Future Scenarios 1: Alternative parcel delivery service methods and providers are entering traditional postal territory and changing business models
One can hardly write about mail and parcel delivery services without acknowledging the current market-dominance of the national postal services.
The traditional role of the posts is 2-fold:
However, others organizations are now starting to take over both these roles.
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Where postal services have faced up to the challenges posed by new media, responding by offering their own digital products, their success has been slight and – compared to other businesses – to date shockingly limited.
Postal services are intending to secure their future by extending their current dominance in ecommerce and direct delivery to the end consumer (b2c). However, it is in precisely these business fields that new business models are emerging which contradict the traditional postal delivery model.
A good example of this is Amazon. Its new ecommerce business model positions it as a mediator platform for the sale and purchase of goods and services.
As a one-stop shop – a platform for the sale and purchase of goods and services and a platform organizing delivery of these goods and services according to each customer’s own wishes (range of delivery providers and delivery options, variety of payment methods) – it is clearly at an advantage over a postal service which,
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a.) only offers delivery, and,
b.) thanks to Amazon, no longer has direct access to the end consumer when offering its services.
Indeed, the position of postal services is under increasing pressure; platforms such as Amazon are turning the postal services’ remaining offering – last mile delivery – into a commodity.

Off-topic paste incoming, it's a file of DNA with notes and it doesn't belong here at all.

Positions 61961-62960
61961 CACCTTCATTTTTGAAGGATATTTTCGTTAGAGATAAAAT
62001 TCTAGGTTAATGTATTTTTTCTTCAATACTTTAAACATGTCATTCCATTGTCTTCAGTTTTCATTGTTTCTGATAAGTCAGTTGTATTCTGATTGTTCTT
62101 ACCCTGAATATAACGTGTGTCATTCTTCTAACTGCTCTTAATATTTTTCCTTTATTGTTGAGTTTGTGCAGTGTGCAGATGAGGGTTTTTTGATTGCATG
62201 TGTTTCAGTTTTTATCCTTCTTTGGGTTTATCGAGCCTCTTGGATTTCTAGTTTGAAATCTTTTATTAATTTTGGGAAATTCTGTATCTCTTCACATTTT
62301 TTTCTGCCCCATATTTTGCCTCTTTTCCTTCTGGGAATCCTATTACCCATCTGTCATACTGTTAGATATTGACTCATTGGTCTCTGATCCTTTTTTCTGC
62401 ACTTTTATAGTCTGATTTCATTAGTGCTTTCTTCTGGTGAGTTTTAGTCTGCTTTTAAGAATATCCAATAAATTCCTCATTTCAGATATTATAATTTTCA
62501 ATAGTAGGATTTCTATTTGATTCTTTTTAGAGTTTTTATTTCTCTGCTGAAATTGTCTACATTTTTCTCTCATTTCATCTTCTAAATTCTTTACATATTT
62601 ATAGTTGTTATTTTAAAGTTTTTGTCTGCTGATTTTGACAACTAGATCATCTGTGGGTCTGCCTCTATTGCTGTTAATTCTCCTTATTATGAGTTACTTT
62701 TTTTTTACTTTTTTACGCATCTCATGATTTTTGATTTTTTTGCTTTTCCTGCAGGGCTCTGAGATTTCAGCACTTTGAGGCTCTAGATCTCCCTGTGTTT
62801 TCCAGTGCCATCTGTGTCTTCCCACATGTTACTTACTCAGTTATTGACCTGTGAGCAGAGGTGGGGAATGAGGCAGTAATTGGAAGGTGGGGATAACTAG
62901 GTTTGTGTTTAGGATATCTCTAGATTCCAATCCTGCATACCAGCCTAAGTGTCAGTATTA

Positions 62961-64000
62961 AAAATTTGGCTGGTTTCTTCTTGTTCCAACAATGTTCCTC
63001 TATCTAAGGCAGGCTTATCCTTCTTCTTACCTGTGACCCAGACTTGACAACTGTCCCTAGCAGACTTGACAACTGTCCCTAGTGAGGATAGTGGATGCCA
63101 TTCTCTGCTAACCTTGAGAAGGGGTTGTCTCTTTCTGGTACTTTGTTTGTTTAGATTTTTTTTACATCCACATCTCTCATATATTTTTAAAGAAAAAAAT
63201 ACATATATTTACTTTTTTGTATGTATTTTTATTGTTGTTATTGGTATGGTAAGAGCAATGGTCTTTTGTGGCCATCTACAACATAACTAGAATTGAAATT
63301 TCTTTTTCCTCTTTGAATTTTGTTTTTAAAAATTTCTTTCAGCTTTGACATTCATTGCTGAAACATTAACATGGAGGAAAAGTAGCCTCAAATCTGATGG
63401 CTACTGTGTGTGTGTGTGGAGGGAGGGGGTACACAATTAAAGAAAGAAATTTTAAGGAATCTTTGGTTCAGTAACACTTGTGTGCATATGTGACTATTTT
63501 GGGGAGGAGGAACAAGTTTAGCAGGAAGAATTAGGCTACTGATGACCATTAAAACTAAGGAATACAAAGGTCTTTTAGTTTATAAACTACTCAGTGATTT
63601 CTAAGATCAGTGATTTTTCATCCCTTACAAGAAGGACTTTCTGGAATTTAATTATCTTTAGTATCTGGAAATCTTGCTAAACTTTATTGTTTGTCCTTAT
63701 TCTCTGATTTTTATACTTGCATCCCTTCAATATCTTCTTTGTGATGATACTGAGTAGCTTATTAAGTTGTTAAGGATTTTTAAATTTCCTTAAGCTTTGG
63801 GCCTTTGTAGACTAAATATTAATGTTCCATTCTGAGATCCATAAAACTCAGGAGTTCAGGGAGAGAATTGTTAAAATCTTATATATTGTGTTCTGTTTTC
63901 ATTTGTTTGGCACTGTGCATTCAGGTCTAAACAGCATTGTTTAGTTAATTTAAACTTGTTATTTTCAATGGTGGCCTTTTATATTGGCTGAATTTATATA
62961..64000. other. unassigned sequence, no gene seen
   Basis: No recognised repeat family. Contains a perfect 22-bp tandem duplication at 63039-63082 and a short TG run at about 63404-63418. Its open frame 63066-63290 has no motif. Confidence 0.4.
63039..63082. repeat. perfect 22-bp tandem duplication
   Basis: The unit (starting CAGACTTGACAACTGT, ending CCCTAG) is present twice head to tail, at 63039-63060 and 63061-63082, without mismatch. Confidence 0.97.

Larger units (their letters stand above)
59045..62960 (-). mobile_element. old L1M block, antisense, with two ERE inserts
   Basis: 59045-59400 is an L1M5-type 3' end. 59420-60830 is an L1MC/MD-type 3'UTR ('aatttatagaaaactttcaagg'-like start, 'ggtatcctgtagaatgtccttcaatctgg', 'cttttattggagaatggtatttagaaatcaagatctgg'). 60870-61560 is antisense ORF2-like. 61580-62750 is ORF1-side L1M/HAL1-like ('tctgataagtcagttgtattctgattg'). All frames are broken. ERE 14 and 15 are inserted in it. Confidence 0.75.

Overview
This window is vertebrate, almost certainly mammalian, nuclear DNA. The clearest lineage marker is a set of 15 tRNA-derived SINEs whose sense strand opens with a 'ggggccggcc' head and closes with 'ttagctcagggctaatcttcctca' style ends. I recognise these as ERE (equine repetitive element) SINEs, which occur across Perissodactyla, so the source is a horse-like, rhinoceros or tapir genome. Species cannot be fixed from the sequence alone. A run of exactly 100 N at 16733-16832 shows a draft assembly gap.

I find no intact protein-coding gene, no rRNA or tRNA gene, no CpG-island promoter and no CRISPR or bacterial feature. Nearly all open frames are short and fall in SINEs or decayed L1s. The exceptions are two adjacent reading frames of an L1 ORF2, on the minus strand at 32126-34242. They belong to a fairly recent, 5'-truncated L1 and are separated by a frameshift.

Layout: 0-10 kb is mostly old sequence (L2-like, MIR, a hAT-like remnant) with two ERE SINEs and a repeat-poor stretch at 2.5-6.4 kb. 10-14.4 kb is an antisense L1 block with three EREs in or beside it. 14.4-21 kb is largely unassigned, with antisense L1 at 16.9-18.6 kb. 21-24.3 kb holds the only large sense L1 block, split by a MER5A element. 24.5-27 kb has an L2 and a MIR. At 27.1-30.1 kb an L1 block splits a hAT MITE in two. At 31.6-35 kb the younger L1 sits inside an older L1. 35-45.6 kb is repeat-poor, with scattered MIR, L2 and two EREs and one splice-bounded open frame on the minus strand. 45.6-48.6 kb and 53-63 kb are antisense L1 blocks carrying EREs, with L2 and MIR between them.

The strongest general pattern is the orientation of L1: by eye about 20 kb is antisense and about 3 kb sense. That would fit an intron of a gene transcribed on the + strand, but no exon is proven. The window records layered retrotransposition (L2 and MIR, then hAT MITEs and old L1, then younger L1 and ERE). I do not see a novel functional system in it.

A commodity devoid of added value and subject to intense competition.
Not only is last mile delivery an intensely competitive business, but alternative methods of last mile delivery are also emerging outside existing postal service infrastructure.
One such example is the delivery of mail and parcels to drop-off points. This form of mail and parcel delivery service is popular with consumers who are looking for services which suit their individual, mobile lifestyles. They are also popular with senders who are searching for sustainable solutions, rather than the traditional, and sadly increasingly irrelevant, delivery options offered by postal services.
It is no surprise
that businesses such as Amazon, eBay, Zalando and others are beginning to use
their internet platforms to offer customers the option of delivering their
parcels to set drop-off points, for collection by the customer, at their
Once this option has been established, it is only a small step to creating a drop-off and pick-up infrastructure consisting of automatic parcel stations.
There are already the necessary connections to more than 3 national and international parcel delivery networks, each able to supply this drop-off infrastructure within their existing b2b logistics networks – and at better rates and service level agreements than those offered by postal services today.
This form of parcel delivery service also has the advantage of directly involving consumers in determining the form of delivery – according to their preferences and communicated via mobile media.